Maya Mel Quick UVs Script: vrnAutoMap

General / 19 January 2018

Here is a step by step tutorial on how to install and run my vrnAutoMap.mel script, which you can download for free from Gumroad:

In short, the script automatically creates oriented UVs for the selected meshes and a UV layout for all the objects in the current selection for a single texture sheet. 


1. Download the file from Gumroad, open the archive.

2. Copy "vrnAutoMap.mel" to My Documents/maya/<version>/scripts

Just replace <version> with your version of Maya. This was tested with 2017 and 2018, previous versions might lack some features and will probably not work.

3. If you plan on using this as a shelf button, feel free to copy the icon "vrnAutoMap.png" to My Documents/maya/<version>/prefs/icons

4'. Restart Maya
4". Type this in the Script Editor and press the numpad Enter button:



1. Flattens the object with a Planar Projection on the current UV set.

2. All hard edges are converted to UV cuts.

3. Unfolds everything selected.

4. Orients all selected UV shells (Requires Maya 2017 Update 4 or newer)

5. Applies Layout UVs.


1. Select one or more meshes.

2. Type this command in the Script Editor and press the numpad Enter key:


3. Since the script uses the u3dAutoSeam command to cut the UV shells and ensure a proper unwrap, the results might need some tweaking. For example, here are some resulting UV shells that will require tweaking as follows:

a. Unnecessary UV cut. Just sew it:

b. Two other UV cuts that also result in a broken UV shell. Sew these together and then Unfold and Orient the new shell:

c. After fixing everything, select all objects/UV shells and re-apply the Layout UVs. Any changes you make to the Layout UV Options will be remembered next time you run vrnAutoMap:


1.Custom UV cuts:

If you are not happy with the way "Auto Seam" chooses the UV cuts you can specify your own edges to be cut in UVs. To do this make sure you have the edges you would like vrnAutoMap to cut. This is very helpful when doing UVs for cylinders type meshes, for example hoses, in which case you might want to control where the cut along the cylinder goes.

2. Quick Soft/Hard edge:

If your mesh does not have proper soft/hard edges and you also want to let vrnAutoMap set them automatically, use this command:


This will open up a simple input dialogue that takes in an angle (default: 55) and applies soft/hard edges accordingly before running the UV part of the script.

Marking Menus in Maya. Part 3: Customizing

Tutorial / 07 January 2018

Initially I planned on going through creating a regular marking menu from scratch and then move on to customizing the default marking menus, you know the semi-secret stuff not really documented by Autodesk. The first version of this blog post was waaay to long so I decided to just skip the first part and go straight to the sweet super secret tips and tricks 😉

So if you’re looking for a tutorial on how to use the default Marking Menu Editor, look no further than the official Maya help.

If you're new to my series, you can check Part 1 and Part 2 for more insight into Maya's marking menu system.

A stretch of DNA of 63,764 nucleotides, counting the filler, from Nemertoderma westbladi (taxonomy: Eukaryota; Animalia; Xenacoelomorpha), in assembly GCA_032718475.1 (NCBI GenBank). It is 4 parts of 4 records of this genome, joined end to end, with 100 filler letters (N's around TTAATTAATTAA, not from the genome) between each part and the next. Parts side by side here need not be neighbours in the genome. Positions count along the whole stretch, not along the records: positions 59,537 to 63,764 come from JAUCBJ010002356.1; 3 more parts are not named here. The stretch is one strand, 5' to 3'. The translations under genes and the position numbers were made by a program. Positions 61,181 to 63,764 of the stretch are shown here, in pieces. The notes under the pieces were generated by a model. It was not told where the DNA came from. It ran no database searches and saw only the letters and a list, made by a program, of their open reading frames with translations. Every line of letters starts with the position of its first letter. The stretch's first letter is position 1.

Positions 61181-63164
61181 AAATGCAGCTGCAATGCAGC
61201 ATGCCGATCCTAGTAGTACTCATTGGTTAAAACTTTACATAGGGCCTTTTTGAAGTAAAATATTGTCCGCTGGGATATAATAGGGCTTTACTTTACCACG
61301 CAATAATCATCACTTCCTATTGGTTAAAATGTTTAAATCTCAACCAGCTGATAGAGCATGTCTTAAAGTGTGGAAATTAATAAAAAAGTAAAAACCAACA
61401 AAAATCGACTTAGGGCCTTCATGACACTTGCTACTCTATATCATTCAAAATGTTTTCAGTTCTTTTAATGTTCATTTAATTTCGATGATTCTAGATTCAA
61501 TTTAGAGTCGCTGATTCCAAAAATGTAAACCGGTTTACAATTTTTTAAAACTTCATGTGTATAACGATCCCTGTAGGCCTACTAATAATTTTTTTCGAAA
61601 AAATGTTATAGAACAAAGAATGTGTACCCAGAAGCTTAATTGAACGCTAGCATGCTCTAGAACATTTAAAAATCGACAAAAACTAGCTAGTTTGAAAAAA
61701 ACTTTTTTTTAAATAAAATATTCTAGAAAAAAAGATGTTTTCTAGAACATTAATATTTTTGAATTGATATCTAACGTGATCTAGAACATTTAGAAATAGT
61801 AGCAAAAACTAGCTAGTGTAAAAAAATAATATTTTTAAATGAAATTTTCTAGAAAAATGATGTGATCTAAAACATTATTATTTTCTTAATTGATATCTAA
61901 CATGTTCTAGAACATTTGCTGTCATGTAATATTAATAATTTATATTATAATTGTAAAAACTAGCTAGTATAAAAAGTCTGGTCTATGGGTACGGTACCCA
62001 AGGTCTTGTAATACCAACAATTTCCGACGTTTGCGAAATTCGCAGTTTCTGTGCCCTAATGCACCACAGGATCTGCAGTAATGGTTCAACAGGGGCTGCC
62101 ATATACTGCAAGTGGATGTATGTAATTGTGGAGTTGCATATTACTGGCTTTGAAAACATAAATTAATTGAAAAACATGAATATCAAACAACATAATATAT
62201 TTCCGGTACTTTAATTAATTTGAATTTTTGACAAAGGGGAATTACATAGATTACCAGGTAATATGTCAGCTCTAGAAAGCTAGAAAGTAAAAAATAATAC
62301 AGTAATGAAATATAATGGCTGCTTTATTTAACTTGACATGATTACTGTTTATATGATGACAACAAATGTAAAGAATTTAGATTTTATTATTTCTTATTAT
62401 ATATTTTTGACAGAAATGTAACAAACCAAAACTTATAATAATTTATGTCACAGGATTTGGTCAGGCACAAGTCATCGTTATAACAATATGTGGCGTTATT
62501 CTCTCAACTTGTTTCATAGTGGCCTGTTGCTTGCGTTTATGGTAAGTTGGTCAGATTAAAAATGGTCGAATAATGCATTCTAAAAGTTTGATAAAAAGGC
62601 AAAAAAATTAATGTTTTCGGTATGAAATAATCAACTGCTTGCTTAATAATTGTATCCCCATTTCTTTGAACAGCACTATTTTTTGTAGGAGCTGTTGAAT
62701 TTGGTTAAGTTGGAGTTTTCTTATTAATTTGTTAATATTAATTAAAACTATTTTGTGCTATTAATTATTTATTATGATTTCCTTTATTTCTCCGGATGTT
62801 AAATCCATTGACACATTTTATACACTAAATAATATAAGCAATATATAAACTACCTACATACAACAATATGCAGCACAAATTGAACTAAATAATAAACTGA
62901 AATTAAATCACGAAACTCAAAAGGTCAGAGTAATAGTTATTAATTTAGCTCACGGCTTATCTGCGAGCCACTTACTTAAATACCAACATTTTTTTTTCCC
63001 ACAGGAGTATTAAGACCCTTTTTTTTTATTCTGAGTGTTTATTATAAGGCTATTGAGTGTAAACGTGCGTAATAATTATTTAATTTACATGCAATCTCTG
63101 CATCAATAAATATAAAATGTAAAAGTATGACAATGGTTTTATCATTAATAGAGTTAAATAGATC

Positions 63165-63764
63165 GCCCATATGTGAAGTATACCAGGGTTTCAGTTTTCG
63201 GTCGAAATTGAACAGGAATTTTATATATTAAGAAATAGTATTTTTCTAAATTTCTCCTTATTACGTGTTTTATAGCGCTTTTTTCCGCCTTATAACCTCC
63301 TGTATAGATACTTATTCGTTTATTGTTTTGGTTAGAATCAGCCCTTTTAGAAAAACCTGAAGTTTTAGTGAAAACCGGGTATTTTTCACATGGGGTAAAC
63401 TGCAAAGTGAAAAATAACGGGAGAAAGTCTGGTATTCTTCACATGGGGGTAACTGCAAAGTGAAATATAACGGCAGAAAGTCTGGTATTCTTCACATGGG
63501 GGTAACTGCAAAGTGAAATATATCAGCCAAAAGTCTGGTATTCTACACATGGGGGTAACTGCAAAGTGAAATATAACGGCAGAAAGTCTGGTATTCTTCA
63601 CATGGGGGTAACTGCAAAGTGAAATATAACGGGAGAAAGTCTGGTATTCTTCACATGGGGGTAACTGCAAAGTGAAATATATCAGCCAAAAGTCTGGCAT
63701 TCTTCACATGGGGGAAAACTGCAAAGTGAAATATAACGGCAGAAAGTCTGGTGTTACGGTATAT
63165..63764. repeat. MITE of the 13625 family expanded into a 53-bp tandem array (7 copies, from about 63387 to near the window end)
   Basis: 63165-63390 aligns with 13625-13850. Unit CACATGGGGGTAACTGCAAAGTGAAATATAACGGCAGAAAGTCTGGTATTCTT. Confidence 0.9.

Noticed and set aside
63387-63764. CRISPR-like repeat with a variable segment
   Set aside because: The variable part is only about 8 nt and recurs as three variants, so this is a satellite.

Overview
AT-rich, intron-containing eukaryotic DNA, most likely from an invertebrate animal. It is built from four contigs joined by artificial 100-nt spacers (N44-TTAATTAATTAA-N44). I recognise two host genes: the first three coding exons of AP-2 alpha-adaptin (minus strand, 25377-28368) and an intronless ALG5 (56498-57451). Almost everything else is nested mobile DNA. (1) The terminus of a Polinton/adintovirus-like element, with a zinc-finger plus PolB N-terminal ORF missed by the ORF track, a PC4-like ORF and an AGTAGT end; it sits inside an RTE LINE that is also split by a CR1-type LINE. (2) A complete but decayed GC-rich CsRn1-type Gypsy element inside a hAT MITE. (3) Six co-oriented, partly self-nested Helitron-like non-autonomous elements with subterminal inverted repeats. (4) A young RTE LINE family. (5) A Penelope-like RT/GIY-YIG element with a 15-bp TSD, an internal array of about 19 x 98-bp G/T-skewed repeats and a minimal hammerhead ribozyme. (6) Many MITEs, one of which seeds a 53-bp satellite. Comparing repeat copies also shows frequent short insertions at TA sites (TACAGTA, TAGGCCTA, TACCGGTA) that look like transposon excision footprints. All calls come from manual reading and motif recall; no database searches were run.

Disclaimer: This post is a bit more advanced than the previous parts so Mel experience is required as I do not plan on explaining Mel basics here. The specifics apply to Maya 2018 as previous versions have different ways of handling the customization.

Background information:

Around 2013 Autodesk started implemented contextual marking menus in Maya (see Part 2 for details). I really liked them so I decided to ditch my entire sweet custom marking menu system I had until that point and learn the defaults. I figured that this will allow me to mode easily adjust to new features added by each Maya version without having to redo my marking menus.

User Defined Context Marking Menus:

All in all, it was a good decision, yet I always felt some things were missing. While searching for how to customize these marking menus I found them all to reside here:

C:\Program Files\Autodesk\Maya2018\scripts\others

All contextual marking menus consist of two mel scripts, their names always start with “context”.

Most of them are commented properly so you can deduce a lot of their functionality by just reading them 😉

Let’s take for example contextPolyToolsDefaultMM.mel

There is also a companion script for each one which has a very similar name except the “.res”:  contextPolyToolsDefaultMM.res.mel. This script contains the display text for each command, they did this for localization purposes. So for example if you set up Maya’s interface to use something else other than English, it will load the .res files from a different location. The commands will remain untouched, only the display text will change.

This creates the default SHIFT+RMB marking menu when nothing is selected.

While exploring previous versions I found that most context* scripts have this at the end:

if (`exists contextPolyToolsDefaultUserMM`)
contextPolyToolsDefaultUserMM $parent;

This loads a user generated mel file (contextPolyToolsDefaultUserMM.mel) which can be used to modify the default one. This is very helpful since these script files change from version to version and having your customizations as separate files makes upgrading from one Maya version to another a lot simpler.

Now depending on version, this code might reside in different places:

  1. For Maya 2018 all the *UserMM are loaded by a single file: contextToolsMM.mel At this moment some of this functionality is broken (a bug probably). Scroll down to “If all all else fails:” category for a simple work-around.
  2. For Maya 2017 and older, each *UserMM file is loaded its corresponding default file. For our example this is: contextPolyToolsDefaultMM.mel

In simple terms, if you want to create your own “extension”, just create your own *UserMM file and copy the name of the default file and add “User” before “MM”. You can avoid loosing these files by updating to a new Maya version or un-installing by placing them in the user script directory, usually:

My Documents\maya\2018\scripts

All you have to do is to copy the original file, being careful to change the name of it and of the global procedure to match the mel file. If you do this and the procedure name matches the file name and the file is in the scripts folder, Maya will source it automatically.